When sales fall short the obvious culprits get the blame: the product line is weak, prospects don’t get your value or the price is too high.
But no one blames it on inadequate listening skills. And yet, listening has been the focus of many studies – and these studies all prove something. Effective listening is a powerful tool to winning a big sale, and poor listening skills can blow a big sale.
The stereotypical salesperson likes to talk incessantly about his or her product. However, the selling environment today is much more challenging than merely smooth-talking the customer all the way to a big sale and hefty profit margins.
Winning competitive sales today takes active listening, great concentration, thorough comprehension and the ability to use the information gained to articulate a powerful, relevant value proposition.
The sales professional today needs to be seen as a partner and a resource who works with buyers to find the best solution value. That’s why they must pay close attention in face-to-face and phone dialogue. They must also give careful consideration to what the customer is saying and weigh that information with previous conversations. And they should ask intelligent questions that dig deeper when it’s called for, or use a question to confirm important information from the buyer before taking action.
One barrier to effective listening occurs when a salesperson hears something positive from the customer and rushes to judgment. Listening with happy ears is costly because it leads to making assumptions and failing to ask good follow-up questions. This can have negative consequences on the salesperson’s ability to close big sales.
Effective listening cannot be “turned on” at will like many people assume. I interviewed Dr. Lyman Steil, founder of the International Listening Institute, he believes that a person’s listening ability can only be called upon to the extent that it has been developed and put into practice repeatedly. This points out that effective listening is a learned skill, gained through personal effort and consistent practice.
Listening does offer a number of advantages to the salesperson that is willing to invest the time and effort.
One advantage is that it creates a positive image with customers. People want to do business with someone who makes the effort to understand their business, its unique needs, problems, opportunities and goals.
Listening also helps you interpret what is being said accurately, while also allowing you to pick up on subtlety and any emotion that may be influencing the decision. Another advantage of listening is that it helps you create trust and respect in the relationship faster – an essential stepping stone to being included among the suppliers the customer is seriously considering.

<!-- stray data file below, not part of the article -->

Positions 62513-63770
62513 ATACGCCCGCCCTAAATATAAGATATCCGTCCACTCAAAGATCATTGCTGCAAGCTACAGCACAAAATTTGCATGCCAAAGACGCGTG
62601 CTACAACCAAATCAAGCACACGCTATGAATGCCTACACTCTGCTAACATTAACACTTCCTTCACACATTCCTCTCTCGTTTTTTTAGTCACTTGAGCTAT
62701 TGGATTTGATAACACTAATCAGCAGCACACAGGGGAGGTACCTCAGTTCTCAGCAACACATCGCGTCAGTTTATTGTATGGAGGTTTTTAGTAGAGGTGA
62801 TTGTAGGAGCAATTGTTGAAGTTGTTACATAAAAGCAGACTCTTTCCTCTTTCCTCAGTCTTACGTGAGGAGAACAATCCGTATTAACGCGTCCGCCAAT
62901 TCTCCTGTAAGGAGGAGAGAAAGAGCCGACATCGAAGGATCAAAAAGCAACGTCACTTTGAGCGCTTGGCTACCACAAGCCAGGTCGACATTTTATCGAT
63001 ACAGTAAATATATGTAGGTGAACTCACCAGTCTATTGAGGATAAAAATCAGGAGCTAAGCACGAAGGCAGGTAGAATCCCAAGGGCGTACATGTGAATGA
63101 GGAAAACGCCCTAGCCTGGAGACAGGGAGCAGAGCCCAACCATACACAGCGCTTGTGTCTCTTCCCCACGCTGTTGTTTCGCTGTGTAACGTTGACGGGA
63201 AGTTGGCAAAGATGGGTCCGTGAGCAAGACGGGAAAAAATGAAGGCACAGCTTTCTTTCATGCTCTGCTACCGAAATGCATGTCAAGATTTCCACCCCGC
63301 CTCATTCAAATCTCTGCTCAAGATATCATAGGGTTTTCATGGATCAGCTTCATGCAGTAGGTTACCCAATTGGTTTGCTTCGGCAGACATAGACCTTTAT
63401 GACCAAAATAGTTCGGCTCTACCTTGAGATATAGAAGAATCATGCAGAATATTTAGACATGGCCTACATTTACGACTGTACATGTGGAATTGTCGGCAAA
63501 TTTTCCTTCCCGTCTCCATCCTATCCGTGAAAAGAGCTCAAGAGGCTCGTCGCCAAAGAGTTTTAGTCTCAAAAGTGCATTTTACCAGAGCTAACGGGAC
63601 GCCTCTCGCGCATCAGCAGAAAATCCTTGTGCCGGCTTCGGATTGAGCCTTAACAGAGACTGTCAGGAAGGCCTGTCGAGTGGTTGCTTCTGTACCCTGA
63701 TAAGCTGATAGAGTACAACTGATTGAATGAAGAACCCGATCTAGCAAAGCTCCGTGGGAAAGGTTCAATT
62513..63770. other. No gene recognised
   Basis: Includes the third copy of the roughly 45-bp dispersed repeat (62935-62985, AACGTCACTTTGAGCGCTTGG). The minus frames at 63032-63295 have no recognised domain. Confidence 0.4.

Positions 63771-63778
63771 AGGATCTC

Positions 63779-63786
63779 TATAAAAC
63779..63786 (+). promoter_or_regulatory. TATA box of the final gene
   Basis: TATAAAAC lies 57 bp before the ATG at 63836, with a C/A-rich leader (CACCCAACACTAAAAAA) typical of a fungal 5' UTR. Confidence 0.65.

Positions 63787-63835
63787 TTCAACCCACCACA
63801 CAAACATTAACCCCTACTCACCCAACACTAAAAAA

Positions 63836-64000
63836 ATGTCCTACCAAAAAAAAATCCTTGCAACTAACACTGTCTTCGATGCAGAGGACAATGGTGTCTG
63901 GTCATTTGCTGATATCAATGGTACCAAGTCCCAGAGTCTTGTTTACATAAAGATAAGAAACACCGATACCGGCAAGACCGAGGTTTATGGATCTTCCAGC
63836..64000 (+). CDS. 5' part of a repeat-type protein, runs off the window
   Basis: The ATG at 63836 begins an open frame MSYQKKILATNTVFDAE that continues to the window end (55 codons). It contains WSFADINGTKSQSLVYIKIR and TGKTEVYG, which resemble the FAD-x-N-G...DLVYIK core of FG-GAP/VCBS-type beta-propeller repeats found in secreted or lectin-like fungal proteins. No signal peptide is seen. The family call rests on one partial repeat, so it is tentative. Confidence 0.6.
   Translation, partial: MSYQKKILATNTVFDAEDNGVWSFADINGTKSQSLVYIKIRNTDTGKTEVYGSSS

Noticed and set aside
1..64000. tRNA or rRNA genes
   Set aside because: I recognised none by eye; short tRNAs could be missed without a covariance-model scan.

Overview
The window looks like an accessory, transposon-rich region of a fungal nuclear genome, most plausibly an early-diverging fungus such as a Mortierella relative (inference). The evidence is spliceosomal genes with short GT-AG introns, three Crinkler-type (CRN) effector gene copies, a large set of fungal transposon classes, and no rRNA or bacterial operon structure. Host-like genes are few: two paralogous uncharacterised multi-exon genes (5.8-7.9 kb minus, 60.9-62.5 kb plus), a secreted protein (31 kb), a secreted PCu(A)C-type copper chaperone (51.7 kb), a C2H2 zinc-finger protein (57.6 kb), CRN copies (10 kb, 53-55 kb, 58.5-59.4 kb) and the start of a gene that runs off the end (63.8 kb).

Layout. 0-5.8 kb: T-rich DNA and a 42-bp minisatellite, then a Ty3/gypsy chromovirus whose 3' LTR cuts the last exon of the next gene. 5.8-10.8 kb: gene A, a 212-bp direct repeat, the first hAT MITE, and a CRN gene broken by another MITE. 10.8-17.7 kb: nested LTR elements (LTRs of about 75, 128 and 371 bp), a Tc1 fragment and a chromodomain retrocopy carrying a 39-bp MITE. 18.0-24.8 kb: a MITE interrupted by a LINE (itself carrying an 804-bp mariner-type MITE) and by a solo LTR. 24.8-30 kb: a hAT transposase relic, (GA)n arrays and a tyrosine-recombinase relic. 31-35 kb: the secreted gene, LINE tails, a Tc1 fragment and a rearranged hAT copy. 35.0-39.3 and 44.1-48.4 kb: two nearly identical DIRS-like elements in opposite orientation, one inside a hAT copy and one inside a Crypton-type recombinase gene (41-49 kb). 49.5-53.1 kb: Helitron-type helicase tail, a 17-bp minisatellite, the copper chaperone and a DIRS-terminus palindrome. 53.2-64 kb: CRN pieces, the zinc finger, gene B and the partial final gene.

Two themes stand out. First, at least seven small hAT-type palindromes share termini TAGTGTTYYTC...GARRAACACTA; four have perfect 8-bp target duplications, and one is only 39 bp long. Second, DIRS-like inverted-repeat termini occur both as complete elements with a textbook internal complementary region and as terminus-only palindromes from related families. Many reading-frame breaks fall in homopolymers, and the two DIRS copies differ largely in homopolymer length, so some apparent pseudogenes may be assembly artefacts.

Listening also breaks down the resistance and tension that buyers often feel during the early stages of a relationship. This helps create more open-mindedness for your value proposition and recommendations.
How can you improve your listening skills?
- First of all, stop and think about what’s being said. Ask yourself: “Is this something with greater potential than I had assumed?” Or ask, “Should I clarify their comments first, before taking action?”
- Adapt to your customer’s speaking style, accent and mannerisms. When someone’s style doesn’t match well with your own it’s tempting to lose interest, begin daydreaming, or you might even catch yourself interrupting the customer before they’re finished.
- Resist distractions. The physical space for your meeting or phone call can present several challenges. Minimize the distractions that are in your control, and don’t focus on the one’s you can’t control. Stay focused on your customer and the information they are trying to communicate.
Salespeople who are excellent listeners already know how important it is. They have witnessed the power of listening and how it helps them close tough prospects.
Develop excellent listening skills and comprehension and you will experience increased sales. I promise!
Mark Holmes helps companies improve sales management and sales strategy, increase sales and customer loyalty. He delivers sales training, coaching and consulting to companies in over twenty industries. He is the author of the bestseller Wooing Customers Back, and the popular books The 5 Rules of Megavalue Selling and The Sales Diamond. Mark’s ideas on sales force management and increasing sales are widely featured in the media. Reach out to him: [email protected]
© Copyright Mark Holmes